The Invent with Python Blog

Writings from the author of Automate the Boring Stuff.

Using ChatGPT-4 to Review My Recursion Programming Book

Thu 15 June 2023    Al Sweigart

My 2022 book, The Recursive Book of Recursion (read online for free, buy direct from the publisher) covers recursive algorithms, a notoriously tricky subject for programmers and computer science students. I feel like I did a good job writing it (and my editors at No Starch Press did an incredible job editing it), but I wondered how well Large Language Models (LLMs) like ChatGPT could understand it. I ran the entire book through to see what mistakes or changes ChatGPT would make. The results were disappointing in some places but pleasantly surprising in others, so I wrote this blog post about the role AI could play in editing technical books.


Book Review: Python Distilled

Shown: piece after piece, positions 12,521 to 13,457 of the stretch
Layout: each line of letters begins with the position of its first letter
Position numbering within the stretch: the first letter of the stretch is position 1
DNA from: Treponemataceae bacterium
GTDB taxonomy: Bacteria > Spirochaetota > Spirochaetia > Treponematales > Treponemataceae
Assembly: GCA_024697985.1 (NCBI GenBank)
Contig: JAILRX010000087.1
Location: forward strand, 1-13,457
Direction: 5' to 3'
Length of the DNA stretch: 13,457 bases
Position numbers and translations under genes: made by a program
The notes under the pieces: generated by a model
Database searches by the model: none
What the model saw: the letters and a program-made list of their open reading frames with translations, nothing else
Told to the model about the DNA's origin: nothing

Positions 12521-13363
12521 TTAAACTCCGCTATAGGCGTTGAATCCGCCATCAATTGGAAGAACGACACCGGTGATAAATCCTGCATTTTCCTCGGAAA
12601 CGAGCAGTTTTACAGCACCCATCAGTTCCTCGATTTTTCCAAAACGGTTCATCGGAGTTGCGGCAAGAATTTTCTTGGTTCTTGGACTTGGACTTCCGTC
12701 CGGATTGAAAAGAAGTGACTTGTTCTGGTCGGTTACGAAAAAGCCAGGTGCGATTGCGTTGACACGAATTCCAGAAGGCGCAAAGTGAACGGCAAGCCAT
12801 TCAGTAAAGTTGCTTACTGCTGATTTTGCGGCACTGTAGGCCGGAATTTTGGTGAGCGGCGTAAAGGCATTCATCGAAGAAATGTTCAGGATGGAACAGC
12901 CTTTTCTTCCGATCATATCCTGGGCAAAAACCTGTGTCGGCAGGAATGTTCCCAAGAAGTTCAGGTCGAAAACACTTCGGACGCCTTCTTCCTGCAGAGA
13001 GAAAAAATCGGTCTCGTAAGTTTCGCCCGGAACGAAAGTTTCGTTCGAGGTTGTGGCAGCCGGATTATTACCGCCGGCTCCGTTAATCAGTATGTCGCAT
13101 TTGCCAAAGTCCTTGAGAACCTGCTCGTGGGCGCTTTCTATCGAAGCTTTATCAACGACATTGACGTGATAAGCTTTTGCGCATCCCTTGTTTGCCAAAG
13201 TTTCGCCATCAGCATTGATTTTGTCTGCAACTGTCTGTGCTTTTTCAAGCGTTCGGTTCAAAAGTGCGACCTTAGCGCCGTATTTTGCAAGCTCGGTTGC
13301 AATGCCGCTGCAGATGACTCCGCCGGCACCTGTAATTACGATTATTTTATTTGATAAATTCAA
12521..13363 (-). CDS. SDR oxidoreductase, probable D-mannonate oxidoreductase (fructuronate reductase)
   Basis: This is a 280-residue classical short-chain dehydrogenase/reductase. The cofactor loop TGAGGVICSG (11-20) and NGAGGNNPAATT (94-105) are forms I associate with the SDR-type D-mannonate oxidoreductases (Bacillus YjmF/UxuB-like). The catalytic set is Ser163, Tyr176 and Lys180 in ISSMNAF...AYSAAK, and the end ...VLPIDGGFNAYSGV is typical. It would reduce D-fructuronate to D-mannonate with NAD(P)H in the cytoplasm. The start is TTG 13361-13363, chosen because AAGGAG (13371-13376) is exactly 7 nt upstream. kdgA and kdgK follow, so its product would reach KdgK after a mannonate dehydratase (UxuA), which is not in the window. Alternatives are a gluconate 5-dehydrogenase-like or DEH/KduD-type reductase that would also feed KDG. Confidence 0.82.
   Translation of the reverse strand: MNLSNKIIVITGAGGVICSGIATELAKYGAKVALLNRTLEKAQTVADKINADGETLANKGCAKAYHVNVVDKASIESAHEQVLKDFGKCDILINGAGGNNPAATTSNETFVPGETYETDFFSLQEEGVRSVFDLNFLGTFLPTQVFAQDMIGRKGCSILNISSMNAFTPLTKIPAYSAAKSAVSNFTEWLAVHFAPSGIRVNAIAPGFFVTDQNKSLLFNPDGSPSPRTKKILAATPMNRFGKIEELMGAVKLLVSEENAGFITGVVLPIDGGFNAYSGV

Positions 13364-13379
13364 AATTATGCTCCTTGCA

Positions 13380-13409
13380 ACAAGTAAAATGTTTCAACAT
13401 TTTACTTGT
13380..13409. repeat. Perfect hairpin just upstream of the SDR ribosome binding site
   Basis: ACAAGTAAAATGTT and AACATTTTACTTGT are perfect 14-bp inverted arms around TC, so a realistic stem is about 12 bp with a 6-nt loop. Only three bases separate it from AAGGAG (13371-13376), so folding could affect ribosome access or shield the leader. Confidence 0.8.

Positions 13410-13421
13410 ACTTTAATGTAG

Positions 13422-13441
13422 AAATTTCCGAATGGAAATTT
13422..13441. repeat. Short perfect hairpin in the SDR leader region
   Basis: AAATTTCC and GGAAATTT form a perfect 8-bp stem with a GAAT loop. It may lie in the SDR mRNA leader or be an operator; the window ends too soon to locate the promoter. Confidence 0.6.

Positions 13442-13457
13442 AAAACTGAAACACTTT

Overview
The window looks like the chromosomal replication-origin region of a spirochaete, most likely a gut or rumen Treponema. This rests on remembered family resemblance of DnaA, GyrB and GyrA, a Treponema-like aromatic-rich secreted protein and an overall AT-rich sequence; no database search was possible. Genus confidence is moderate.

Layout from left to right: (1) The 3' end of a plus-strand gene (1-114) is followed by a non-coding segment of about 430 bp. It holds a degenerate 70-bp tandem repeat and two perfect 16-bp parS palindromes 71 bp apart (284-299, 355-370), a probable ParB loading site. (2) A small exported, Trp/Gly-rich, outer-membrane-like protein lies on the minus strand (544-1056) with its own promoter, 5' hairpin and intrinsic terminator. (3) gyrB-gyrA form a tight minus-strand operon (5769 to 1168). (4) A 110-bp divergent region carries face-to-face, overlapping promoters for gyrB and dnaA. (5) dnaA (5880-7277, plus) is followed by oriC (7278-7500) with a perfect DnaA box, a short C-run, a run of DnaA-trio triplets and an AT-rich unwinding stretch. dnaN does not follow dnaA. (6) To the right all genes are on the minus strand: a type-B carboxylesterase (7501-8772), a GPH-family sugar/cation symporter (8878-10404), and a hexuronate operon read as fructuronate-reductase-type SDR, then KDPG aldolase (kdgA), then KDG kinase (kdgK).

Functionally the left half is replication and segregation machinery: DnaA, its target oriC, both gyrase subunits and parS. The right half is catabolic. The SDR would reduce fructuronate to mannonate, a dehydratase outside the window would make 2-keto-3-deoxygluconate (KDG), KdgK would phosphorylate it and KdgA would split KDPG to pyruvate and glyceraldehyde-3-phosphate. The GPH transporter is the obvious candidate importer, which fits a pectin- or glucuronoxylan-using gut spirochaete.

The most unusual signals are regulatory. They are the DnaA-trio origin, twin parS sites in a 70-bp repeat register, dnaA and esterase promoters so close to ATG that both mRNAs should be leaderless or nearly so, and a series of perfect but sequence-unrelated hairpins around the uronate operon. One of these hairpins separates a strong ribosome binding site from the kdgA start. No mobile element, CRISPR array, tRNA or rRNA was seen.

Tue 28 March 2023    Al Sweigart

5 stars. Python Distilled has a perfectly suited title: This book is for experienced programmers who want to learn Python and need the Python programming language's core syntax, standard library, and Pythonic idioms. However, if you're a developer who wants to add Python to your toolbox, I recommend Python Distilled as one of the first books you should read.


How to Run Pip From The Python Interactive Shell with pipfromrepl

Sun 20 November 2022    Al Sweigart

If you are an instructor leading a Python programming workshop, getting third-party PyPI packages installed on students' machines with pip has several hurdles: navigating the command-line, operating system differences, distinguishing between pip and pip3, dealing with multiple versions of Python, misconfigured PATH environment variables, and virtual environments are all possible pitfalls.

You can avoid all of this and save time by using pipfromrepl, which allows you to install PyPI packages from the interactive shell. These same steps work no matter what the computer's Python setup is.


Python Linter Comparison 2022: Pylint vs Pyflakes vs Flake8 vs autopep8 vs Bandit vs Prospector vs Pylama vs Pyroma vs Black vs Mypy vs Radon vs mccabe